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Assess Your Inner State: 3 Calming Meditations from Mindfulness Experts

Updated on January 31, 2018.


Sometimes we find ourselves overly concerned with feelings about the past or anxieties about the future. At our weekly 彩库宝典appMindfulness Meditation program, expert teachers like Sharon Salzberg and Tracy Cochran draw inspiration from the art in the Rubin’s galleries to illustrate lessons on mindfulness, which can help calm an anxious mind and reframe the present moment. If you’re struggling with anxiety, or you’re in need of some insight, check out three lessons we’ve learned from Mindfulness Meditation guides at the Rubin:

1) “When you notice that the thoughts are sweeping you away, gently bring the attention home again… to the center”
—Tracy Cochran

Mandala of Chakrasamvara and Vajrayogini; Ngor Ewam Choden Monastery, Tsang Province, Central Tibet; ca. 1505-1514; Pigments on cloth; Rubin Museum of Art C2001.9.1
Mandala of Chakrasamvara and Vajrayogini; Ngor Ewam Choden Monastery, Tsang Province, Central Tibet; ca. 1505-1514; Pigments on cloth; Rubin Museum of Art C2001.9.1

During one of Tracy Cochran’s grounding meditation sessions, she focused on the physical and emotional control which meditation provides. As practitioners have been doing for centuries, modern mindfulness meditators focus their minds by “pulling it back to the center” in an attempt to achieve stability.

彩库宝典app This 15th-century mandala is a representation of a cosmic palace。 Practitioners use the mandala as a means to lay a path for their meditation, mentally building the palace and moving through it。 Eventually, practitioners will visualize themselves at the center of the mandala, becoming one with the stable, enlightened deities that live there。

Hear Tracy Cochran’s full talk and guided meditation below:



2) “Out of the turmoil… the uncertainty… the greatest gifts can arise.”
—Sharon Salzberg

Lotus Mandala of Hevajra; Northeasatern India; ca. 12th century; Copper alloy; Rubin Museum of Art C2003.10.2
Lotus Mandala of Hevajra; Northeastern India; ca. 12th century; Copper alloy; Rubin Museum of Art C2003.10.2

In an inspiring session, Sharon Salzberg discussed the Lotus Mandala sculpture in the Rubin collection to demonstrate how beauty and growth can develop from the darkest of places.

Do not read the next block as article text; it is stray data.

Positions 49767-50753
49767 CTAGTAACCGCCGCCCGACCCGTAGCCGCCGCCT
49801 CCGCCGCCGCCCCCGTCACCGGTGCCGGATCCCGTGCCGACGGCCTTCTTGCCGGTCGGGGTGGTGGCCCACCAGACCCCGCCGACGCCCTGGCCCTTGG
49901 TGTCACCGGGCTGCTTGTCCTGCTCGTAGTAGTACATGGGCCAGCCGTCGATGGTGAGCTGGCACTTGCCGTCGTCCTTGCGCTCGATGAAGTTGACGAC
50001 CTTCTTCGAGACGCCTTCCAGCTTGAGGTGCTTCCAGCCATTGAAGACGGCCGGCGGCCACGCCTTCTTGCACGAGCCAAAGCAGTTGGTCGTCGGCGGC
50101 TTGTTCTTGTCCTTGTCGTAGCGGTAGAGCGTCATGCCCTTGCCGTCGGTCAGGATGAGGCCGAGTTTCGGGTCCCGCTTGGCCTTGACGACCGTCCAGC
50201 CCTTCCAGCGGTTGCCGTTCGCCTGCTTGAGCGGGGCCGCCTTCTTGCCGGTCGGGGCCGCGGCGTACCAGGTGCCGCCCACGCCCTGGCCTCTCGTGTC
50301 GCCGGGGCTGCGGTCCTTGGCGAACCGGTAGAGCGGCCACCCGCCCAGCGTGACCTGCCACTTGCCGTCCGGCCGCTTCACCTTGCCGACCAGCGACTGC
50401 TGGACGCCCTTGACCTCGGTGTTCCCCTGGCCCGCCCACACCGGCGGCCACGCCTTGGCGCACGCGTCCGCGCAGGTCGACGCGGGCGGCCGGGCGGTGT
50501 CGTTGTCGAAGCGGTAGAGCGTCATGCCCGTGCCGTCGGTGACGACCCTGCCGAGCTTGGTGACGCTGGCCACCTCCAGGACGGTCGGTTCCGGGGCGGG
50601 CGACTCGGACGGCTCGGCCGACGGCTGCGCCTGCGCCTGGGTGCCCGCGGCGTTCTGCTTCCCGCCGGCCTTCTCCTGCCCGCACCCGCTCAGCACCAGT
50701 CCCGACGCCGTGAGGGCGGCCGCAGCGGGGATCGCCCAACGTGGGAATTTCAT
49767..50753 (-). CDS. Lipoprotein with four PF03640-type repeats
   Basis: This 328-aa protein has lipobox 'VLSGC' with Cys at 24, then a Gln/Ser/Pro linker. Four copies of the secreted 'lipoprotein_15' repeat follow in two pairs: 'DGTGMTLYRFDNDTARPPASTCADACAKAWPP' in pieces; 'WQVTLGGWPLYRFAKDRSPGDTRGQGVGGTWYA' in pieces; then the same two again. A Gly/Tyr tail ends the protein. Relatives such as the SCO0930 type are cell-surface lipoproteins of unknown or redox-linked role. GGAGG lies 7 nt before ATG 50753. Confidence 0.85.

The lotus is a potent symbol in both Hinduism and Buddhism. Growing in ponds and rivers, the roots of the lotus flower extend deep into the mud found in riverbeds. The stem of the flower rises from the muck and exists in murky, dark waters. But once the stem reaches the surface of the water, it blooms into a beautiful flower.

Hear Sharon Salzberg’s full talk and guided meditation below:


3) “Every time we return to the breath… it’s a way to drop concepts and come back to a direct body experience”
—Ethan Nichtern

Five-prong Bell & Dorje Set; Probable Urga or Dolonor (Mongolia); ca. late 19th century; silver, metal (Li, five metal compound); Rubin Museum of Art C2014.7.4a-b
Five-prong Bell & Dorje Set; Probable Urga or Dolonor (Mongolia); ca. late 19th century; silver, metal (Li, five metal compound); Rubin Museum of Art C2014.7.4a-b

Meditation leader Ethan Nichtern led a mindfulness group to investigate the way the mind wavers between direct sensory experiences and conceptual ones。 When we are overcome with anxiety and fear, we lose touch with reality and focus heavily on hypotheticals and abstract concepts。 As Nichtern explained, whether or not you’re a Buddhist, the Buddhist concept of emptiness helps us move past anxiety-inducing hypotheticals and connect more mindfully to our present experiences。

Paired with a vajra, the tantric bell (ghanta in Sanskrit) is one of the most common ritual implements found throughout Himalayan Buddhism. Symbolically, the hollowness of the bell’s dome creates a visual representation of emptiness which Buddhism teaches as fundamental to the nature of all phenomena. It is this specific wisdom of emptiness that according to Buddhism is essential in producing enlightenment.

Hear Ethan Nichtern’s full talk and guided meditation below:

Continue to investigate your inner state with Sharon Salzberg leaders at the Rubin Museum for our weekly meditation programs, or take the guided sessions with you on-the-go with our podcast.


This program is supported in part by the Hemera Foundation with thanks to our presenting partners , and .


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